Sometimes life as a SAHM has a lot of sameness about it. Days and weeks blend into one another, filled with the same routine, the same people, the same playdates. I’m not keen on monotony; I like to mix things up a bit. But when you have a small child to look after, I have discovered to my cost, that ‘mixing it up a bit’ and being spontaneous, doesn’t always work so well. Being planful often works out best and this seems to result in a happier child too. It seems that there is a reason why the word ‘routine’ features so heavily in parenting books. Despite my natural propensity to be a rolling stone, over the last few years, Pip and I have fallen into our own little pattern of life. We’re like two goldfish swimming in a bowl; we go round and round, the same way, doing the same things, day after day, week after week. Unfortunately I don’t have the short memory of a goldfish, which means that some days, another spoonful of dejavu isn’t entirely palatable and I crave a change of scene.
Mondays are a good example of a routine day for us. Our drill has been perfected like a military operation. We get up, breakfast and are ready to leave the house early. Monday is the only day of the week when I insist Pip gets in the buggy, just because we’re venturing too far to use the scooter. Our route is always the same; along the road, around the back of the church, past the school, Pip always makes the same comment every time we walk past the scooters chained to the railings; ‘Look Mummy! Look at all those scooters’, and I often wonder the same thing - what the collective noun for a group of scooters would be? (A macro of micros is my best guess). We then walk past the famous actor’s house and I surreptitiously peer into his recycling box to make things interesting. (This week, there was nothing, as he was at the Oscars presenting an award, which was most disappointing as it’s always a highlight of my Monday morning to see what he’s been eating and drinking the past week.) Then onwards we go, past the Grade II listed building that is home to an important historical society, and I sneak a peek at the three young, male historians sitting in the office, just starting their day, usually chatting, possibly exchanging stories about their weekend. I like to look at the chap who sits in the right of the window, the one with the longish hair, who wears a cravat (but in a stylish, retro kind of way rather than an anachronistic social misfit one, and wonder also if the panama hat on the hatstand by the door belongs to him or someone else.) These things all make my Monday morning pilgrimage slightly more interesting. Continuing our journey, we turn onto the main road, and then left, past the park, until we near our destination, passing under the arches of the railway bridge, where, every weekend, someone fly tips rubbish. This week, the pile of unwanted possessions included a framed photo montage of some sweet looking children. I wondered who would want to get rid of such a lovely picture, especially when someone had written in the middle, ‘I love you Daddy.’ Finally, a few steps later, we arrive at the swimming pool, for Pip’s lesson.
Once, I had to get into the pool with Pip but these days he is proficient enough to swim on his own in the pool with the teacher. If it’s not ‘watching week’, Mums have to sit downstairs, and so I chat, and catch up on the weekly going ons of other people’s lives. Then, back to poolside, to rescue my little swimmer and get him changed. ‘Can I have my biscuits now Mummy’? Always the same biscuits, every week - shaped like little elephants, in a green packet. After swimming we make our way to the shops, to buy food for tea, before we head home for a quick spot of lunch before dashing out again early afternoon, to ‘Big Boy’ Playgroup. Post Big Boy playgroup we travel home again via the swings and the park, Pip shouting; ‘Push me higher Mummy, higher!’ or he’ll climb up the climbing frame and shout down at me, ‘There’s fire on your toes!’ before he slides down the fireman’s pole to blow them out.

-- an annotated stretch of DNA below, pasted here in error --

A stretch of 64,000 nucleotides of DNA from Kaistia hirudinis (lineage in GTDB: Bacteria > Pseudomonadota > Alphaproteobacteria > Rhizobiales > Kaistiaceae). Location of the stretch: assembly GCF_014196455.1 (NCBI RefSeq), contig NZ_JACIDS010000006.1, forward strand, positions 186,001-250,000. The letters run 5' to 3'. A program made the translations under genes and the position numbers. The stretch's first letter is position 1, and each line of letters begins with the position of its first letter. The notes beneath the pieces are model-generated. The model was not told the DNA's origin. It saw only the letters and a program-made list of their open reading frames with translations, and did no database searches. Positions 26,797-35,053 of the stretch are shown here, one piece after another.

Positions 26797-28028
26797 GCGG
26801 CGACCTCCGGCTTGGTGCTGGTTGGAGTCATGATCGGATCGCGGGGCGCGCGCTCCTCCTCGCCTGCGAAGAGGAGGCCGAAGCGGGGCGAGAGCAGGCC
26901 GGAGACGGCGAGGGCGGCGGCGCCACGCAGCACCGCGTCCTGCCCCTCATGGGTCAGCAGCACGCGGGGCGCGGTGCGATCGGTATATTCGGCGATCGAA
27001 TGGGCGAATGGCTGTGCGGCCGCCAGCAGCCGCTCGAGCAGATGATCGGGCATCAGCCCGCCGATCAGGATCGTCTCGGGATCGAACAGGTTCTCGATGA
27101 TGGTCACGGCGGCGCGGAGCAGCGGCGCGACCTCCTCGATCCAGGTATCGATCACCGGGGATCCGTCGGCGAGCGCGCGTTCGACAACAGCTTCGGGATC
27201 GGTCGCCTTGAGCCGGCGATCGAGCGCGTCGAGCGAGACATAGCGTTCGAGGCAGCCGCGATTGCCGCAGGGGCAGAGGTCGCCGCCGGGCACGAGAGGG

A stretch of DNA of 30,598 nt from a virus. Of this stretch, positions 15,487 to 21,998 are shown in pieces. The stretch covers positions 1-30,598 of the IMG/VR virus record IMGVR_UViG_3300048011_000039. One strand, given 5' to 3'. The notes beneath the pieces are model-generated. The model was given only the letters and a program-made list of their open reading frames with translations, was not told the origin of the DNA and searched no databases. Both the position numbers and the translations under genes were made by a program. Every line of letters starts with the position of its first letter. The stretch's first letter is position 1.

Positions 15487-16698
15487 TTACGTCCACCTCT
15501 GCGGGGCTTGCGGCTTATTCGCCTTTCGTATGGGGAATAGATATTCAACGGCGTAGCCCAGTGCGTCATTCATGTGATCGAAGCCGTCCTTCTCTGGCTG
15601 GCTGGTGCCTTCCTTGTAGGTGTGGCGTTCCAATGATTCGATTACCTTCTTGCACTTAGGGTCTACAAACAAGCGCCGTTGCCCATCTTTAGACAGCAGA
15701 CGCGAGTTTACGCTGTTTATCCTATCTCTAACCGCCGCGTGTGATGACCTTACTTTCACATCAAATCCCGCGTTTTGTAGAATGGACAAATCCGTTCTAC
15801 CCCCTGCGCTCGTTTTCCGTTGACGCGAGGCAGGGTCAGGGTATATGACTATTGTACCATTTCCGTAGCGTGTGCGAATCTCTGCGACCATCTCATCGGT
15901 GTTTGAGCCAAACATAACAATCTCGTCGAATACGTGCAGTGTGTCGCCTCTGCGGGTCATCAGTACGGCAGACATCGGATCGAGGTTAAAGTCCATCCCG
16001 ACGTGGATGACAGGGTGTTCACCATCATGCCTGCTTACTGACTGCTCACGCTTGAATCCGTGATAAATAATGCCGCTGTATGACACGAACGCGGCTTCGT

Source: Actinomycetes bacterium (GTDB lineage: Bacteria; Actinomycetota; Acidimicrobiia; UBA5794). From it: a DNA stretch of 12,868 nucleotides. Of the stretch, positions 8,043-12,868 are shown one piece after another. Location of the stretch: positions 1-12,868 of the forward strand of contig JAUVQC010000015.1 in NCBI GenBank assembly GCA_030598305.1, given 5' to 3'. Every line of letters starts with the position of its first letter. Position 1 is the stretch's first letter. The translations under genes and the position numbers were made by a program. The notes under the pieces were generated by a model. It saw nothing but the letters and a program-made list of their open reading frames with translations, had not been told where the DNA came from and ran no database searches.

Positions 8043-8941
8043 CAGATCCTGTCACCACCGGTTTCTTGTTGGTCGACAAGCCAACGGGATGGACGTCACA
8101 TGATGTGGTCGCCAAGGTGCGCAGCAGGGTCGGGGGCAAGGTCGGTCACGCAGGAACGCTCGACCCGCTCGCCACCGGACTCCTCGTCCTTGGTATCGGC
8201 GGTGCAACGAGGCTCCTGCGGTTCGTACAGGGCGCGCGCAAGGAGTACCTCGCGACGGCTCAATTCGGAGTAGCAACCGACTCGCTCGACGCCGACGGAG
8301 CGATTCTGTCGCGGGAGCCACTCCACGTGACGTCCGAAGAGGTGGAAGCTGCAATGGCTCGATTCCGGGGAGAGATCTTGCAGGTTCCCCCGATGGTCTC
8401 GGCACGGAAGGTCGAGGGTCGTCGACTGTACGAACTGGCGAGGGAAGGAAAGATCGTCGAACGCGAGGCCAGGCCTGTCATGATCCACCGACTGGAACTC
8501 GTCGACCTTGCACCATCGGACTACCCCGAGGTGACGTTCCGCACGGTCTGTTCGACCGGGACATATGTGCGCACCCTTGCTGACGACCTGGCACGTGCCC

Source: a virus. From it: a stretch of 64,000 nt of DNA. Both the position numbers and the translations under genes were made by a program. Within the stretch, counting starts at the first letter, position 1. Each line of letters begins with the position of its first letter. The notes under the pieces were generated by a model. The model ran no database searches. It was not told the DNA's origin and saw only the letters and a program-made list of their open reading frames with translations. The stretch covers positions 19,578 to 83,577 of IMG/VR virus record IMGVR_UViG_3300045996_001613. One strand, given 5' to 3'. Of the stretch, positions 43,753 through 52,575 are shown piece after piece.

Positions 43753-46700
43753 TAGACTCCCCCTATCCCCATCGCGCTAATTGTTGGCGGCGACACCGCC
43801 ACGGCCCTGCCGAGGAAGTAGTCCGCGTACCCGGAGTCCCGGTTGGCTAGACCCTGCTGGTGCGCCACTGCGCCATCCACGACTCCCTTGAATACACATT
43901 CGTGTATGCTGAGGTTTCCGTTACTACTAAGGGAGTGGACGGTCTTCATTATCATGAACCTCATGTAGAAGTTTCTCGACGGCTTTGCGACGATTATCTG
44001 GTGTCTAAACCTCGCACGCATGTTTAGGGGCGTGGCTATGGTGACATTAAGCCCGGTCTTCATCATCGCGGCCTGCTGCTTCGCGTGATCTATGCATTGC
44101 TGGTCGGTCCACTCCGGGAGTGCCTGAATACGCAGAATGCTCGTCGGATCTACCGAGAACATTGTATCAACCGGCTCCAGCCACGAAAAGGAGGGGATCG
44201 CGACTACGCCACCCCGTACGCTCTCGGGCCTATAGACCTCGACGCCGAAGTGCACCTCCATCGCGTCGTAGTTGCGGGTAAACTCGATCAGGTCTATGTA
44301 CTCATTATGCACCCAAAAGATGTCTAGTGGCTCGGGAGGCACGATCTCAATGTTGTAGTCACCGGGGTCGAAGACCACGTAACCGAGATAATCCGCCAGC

Sometimes the sameness of it all can seem rather energy sapping. At the weekend I say to my husband, ‘Let’s get out of here’. Not because it’s not a nice place to live, it is, but just because I want to see and do something different. New experiences make life interesting- they invigorate the mind and the soul. Yesterday as I was pushing the swing ‘higher’ for the umpteenth time, I wondered what I would do with my life when these days are gone; when Pip has started at school. Even though life in the goldfish bowl can sometimes feel monotonous, Pip makes it interesting and it is a pleasure being with him. We have fun together, and those moments when he achieves something, like swimming in the water without me, make the eighteen months of schlepping to the pool every week so worthwhile.
For all the frustration I sometimes feel about the sameness of it all, I know I’ll miss these days once they’re over. I’ll miss him when he goes to school. And I don’t want to be a lonely goldfish swimming around all day on my own. I always thought there’d be another tiddler fish in tow by this point, but despite our best efforts alas, still no tiddler fish to be seen. So maybe it’s time for me to start thinking about leaping out of the bowl and back into the big wide ocean; to think about going back to work, or retraining to do something new. Scary, but possibly quite exciting too.